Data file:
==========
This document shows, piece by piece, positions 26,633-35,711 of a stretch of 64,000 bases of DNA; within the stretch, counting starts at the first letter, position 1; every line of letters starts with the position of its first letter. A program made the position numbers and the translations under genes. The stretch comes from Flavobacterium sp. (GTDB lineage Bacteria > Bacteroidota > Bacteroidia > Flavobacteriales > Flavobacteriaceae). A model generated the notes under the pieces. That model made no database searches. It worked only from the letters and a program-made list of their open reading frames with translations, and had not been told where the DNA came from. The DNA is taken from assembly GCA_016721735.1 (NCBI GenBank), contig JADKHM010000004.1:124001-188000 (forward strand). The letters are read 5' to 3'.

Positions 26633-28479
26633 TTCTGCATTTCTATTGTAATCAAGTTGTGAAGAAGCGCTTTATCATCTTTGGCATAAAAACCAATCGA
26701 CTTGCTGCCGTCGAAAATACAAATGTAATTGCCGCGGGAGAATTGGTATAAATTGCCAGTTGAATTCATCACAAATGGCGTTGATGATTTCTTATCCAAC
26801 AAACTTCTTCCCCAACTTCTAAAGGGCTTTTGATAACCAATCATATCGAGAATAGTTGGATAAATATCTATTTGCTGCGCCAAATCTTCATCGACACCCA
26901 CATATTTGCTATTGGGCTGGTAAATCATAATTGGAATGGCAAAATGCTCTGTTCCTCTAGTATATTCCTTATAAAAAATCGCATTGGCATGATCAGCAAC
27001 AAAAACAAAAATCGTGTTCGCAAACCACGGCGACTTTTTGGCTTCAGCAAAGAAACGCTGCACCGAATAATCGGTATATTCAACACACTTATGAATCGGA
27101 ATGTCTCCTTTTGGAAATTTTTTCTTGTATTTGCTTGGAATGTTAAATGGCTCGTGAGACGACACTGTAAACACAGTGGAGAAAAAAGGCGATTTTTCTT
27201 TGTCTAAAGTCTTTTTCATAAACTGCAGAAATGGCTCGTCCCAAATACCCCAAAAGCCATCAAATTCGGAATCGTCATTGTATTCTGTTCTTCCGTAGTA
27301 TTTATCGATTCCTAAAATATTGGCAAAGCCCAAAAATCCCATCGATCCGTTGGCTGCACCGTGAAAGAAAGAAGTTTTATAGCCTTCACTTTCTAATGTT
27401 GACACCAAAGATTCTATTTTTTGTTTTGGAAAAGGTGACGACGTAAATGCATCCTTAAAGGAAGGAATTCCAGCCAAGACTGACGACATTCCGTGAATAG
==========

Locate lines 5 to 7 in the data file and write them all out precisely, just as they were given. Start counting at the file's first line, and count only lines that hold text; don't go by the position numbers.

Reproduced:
26801 AAACTTCTTCCCCAACTTCTAAAGGGCTTTTGATAACCAATCATATCGAGAATAGTTGGATAAATATCTATTTGCTGCGCCAAATCTTCATCGACACCCA
26901 CATATTTGCTATTGGGCTGGTAAATCATAATTGGAATGGCAAAATGCTCTGTTCCTCTAGTATATTCCTTATAAAAAATCGCATTGGCATGATCAGCAAC
27001 AAAAACAAAAATCGTGTTCGCAAACCACGGCGACTTTTTGGCTTCAGCAAAGAAACGCTGCACCGAATAATCGGTATATTCAACACACTTATGAATCGGA